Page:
Hollywood Digest

By PAT NASON, UPI Hollywood Reporter  |  March 13, 2002 at 6:59 PM
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The Gay and Lesbian Alliance Against Defamation is urging members to contact the management at the ABC-TV affiliate serving Roanoke-Lynchburg, Va., to protest the network's decision not to air Monday's episode of the family drama "Once and Again."

The episode depicted a romantic kiss between two teenage girls. WSET showed an infomercial instead, but did not say what motivated the programming choice.

GLAAD said the pre-empted episode was "exceptional." Titled "The Gay/Straight Alliance," it featured a storyline involving two teens whose friendship turns to romance.

"'Once and Again' is one of TV's most respected dramas," said GLAAD in a statement, "in part because of the honesty with which its creators and cast portray the complexities of family relationships. For WSET to decide that the show's sensitive, realistic portrayal of coming out is somehow inappropriate for its viewing audience sends a clear message that the experiences of lesbian and gay youth are unimportant."

GLAAD said ABC "was to be commended" for airing the episode, but accused the network of applying an "inappropriate double standard" for running a disclaimer prior to the show cautioning parental discretion due to "adult" subject matter.

"There is nothing in this episode that could be construed as sexually explicit or inappropriate for family audiences," said the statement. "If this episode had featured (a girl) sharing a first kiss with a boy, no parental advisory would have been posted."


Sony Pictures Entertainment Inc. has agreed to pay $325,000 to the state of Connecticut and to stop using phony reviews and ads to promote its movies.

The studio got caught last summer running newspaper ads containing made-up quotes by "David Manning," a film critic that didn't exist -- although the paper, The Ridgefield Press, was real enough.

Sony also got caught running TV ads in which its own employees pretended to be satisfied moviegoers, but the studio has company on that one. 20th Century Fox, Artisan Entertainment and Universal Pictures have all acknowledged using employees or actors in TV spots for their movies.

Connecticut Attorney General Richard Blumenthal engaged in a bit of Hollywood jargon when he announced the settlement.

"These deceptive ads deserve two thumbs down," he said, "and now are getting a third from Sony itself."

The studio said it was "pleased to have the matter resolved."

Newsweek broke the story, reporting that people inside of Sony's promotion department had fabricated glowing reviews by the non-existent Manning for "A Knight's Tale" and "The Animal."

Connecticut consumer protection chief James Fleming compared Sony to a chef who poses as a food critic and gives his own restaurant a 'four'. Sony put a stop to the practice after it was found out.


Stan Winston and Jeff Dawn, who won an Oscar for special makeup in the 1991 blockbuster "Terminator 2: Judgment Day," have joined the team for "Terminator 3: The Rise of the Machines."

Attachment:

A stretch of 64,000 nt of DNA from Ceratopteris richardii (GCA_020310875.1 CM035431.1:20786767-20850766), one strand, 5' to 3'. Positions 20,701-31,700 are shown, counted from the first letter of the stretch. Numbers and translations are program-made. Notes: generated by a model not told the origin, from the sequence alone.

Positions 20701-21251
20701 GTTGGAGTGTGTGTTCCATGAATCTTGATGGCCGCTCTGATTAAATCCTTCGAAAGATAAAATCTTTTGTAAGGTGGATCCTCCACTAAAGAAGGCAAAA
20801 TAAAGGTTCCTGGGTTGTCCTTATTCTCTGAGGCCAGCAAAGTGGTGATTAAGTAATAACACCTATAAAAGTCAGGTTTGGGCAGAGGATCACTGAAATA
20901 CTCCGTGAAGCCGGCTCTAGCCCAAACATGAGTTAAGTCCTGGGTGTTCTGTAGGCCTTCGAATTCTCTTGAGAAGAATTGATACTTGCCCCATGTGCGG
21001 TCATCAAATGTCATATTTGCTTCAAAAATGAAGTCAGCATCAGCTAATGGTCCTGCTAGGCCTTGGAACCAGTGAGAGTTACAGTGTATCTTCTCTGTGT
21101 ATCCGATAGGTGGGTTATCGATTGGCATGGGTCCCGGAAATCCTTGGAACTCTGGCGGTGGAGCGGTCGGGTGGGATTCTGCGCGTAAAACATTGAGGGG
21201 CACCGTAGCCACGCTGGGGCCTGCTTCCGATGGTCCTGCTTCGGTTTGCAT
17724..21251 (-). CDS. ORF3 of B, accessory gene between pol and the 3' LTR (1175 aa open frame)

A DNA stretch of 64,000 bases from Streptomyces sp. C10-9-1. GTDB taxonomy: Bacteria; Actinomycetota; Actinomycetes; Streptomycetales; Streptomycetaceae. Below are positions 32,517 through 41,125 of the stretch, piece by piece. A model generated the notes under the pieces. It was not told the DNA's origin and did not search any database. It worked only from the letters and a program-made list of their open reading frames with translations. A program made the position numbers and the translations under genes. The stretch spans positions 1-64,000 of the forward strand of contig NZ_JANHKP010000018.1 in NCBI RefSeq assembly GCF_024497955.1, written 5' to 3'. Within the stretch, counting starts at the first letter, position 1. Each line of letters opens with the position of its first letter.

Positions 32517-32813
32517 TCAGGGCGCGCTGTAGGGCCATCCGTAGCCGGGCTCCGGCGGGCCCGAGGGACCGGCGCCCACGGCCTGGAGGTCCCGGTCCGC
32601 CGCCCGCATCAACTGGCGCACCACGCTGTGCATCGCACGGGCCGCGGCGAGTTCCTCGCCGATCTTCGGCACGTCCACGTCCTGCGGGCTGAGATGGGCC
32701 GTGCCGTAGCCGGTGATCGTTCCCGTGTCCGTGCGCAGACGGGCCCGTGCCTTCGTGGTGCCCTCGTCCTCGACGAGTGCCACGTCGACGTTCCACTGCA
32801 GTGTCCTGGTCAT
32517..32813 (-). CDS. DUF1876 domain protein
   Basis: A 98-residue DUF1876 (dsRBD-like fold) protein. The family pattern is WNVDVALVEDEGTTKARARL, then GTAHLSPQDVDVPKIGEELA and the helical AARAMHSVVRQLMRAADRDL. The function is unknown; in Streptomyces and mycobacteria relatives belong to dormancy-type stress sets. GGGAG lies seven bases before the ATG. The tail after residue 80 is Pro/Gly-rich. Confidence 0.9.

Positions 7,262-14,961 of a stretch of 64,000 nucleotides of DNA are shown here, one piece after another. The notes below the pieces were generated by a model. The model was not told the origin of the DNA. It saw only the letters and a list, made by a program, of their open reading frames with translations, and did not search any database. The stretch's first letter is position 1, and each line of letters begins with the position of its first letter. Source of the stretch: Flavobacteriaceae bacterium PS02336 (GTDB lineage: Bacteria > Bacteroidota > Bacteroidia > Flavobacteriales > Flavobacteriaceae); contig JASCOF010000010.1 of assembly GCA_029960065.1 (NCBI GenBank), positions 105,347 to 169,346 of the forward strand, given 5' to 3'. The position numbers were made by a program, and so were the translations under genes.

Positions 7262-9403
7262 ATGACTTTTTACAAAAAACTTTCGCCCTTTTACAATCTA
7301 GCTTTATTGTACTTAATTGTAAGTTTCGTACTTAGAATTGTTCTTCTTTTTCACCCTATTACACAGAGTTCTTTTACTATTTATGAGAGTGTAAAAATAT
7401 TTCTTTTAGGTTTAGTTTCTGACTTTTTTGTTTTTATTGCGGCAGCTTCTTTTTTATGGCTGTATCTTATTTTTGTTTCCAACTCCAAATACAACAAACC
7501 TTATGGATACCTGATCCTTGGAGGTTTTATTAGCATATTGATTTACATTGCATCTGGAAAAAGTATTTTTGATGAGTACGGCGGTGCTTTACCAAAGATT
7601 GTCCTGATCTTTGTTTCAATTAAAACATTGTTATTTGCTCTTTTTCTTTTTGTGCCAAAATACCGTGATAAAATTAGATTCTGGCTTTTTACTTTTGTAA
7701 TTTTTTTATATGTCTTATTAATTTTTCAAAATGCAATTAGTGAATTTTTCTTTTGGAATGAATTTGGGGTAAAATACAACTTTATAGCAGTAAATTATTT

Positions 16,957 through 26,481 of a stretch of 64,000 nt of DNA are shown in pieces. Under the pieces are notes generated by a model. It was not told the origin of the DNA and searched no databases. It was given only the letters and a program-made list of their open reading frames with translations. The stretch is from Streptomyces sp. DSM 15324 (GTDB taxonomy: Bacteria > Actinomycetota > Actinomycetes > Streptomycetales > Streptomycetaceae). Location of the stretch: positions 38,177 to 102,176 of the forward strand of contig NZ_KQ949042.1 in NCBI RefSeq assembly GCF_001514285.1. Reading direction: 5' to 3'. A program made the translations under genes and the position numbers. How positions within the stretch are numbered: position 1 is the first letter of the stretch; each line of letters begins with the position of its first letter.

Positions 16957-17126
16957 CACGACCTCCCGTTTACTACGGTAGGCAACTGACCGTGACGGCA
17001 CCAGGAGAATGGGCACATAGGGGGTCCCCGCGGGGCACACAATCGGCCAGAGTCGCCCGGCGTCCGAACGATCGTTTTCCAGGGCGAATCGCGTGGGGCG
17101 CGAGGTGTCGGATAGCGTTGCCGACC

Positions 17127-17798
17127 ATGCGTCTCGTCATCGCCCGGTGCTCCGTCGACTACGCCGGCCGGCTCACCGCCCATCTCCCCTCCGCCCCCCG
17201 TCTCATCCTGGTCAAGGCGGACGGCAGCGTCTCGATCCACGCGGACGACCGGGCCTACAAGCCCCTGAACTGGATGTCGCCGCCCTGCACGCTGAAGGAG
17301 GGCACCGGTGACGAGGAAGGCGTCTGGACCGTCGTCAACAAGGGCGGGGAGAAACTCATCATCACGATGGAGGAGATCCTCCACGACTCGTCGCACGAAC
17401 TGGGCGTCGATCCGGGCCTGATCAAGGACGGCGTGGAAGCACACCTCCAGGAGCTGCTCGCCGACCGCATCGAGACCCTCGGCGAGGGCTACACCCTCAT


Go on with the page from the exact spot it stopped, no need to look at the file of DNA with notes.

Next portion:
Winston also won an Oscar for visual effects on "T2" -- along with Dennis Muren, Robert Skotak and Gene Warren Jr. Winston and Muren won a visual effects Oscar with Michael Lantieri and Phil Tippett for "Jurassic Park" in 1993, and Winston is up for an Oscar this year for "A.I. Artificial Intelligence."

He and Dawn are creating special makeup effects for the latest thing in terminators -- the T-X, which will have considerably more features and powers than the T-800 played by Arnold Schwarzenegger in "The Terminator" in 1984 or the T-1000 played by Robert Patrick in "T2."


Randy Quaid, Judge Reinhold and Jonathan Silverman have signed up to star in pilots that could show up on the primetime schedule this fall.

Quaid will star in "The Grubbs," a comedy for Fox. He'll play a blue-collar dad in Western Pennsylvania.

Six-time Emmy winner John Larroquette is reportedly close to a deal to play a media mogul in a drama being developed for ABC by Larry Gelbart ("M*A*S*H," "Tootsie").

Reinhold will star in "Brave New World," a comedy being developed by the WB. Silverman ("The Single Guy") is set to co-star with Roselyn Sanchez ("Rush Hour 2) in "Miss Miami," a drama being developed for NBC.


The Academy of Motion Picture Arts and Sciences has announced that Randy Newman and John Goodman will perform on the upcoming telecast of the 74th Academy Awards.

They will perform Newman's Oscar-nominated song "If I Didn't Have You" from "Monsters, Inc.," which is nominated for best-animated feature. Goodman provided the voice of "Sullivan."

Newman has been nominated 16 times for the Academy Award -- either for best score or original song -- but has never won. This will be his seventh performance on the Oscars telecast.


Three members of the production crew on the 1998 movie "Pleasantville" are calling for a government investigation into problems associated with sleep deprivation on movie and TV sets.

According to The Hollywood Reporter, John Lindley, Bruce McCleery and James Shelton filed their petition with the Occupational Safety & Health Administration in response to the death of a co-worker, Brent Hershman, in a 1997 car crash. Hershman had worked 19 hours on "Pleasantville" before the crash.

The complaint notes that 16-to-20 hour workdays are commonplace in movie and TV production.

"In a country which has declared war on drunk drivers," the complaint asks, "why are we still allowing drivers to be overworked?"

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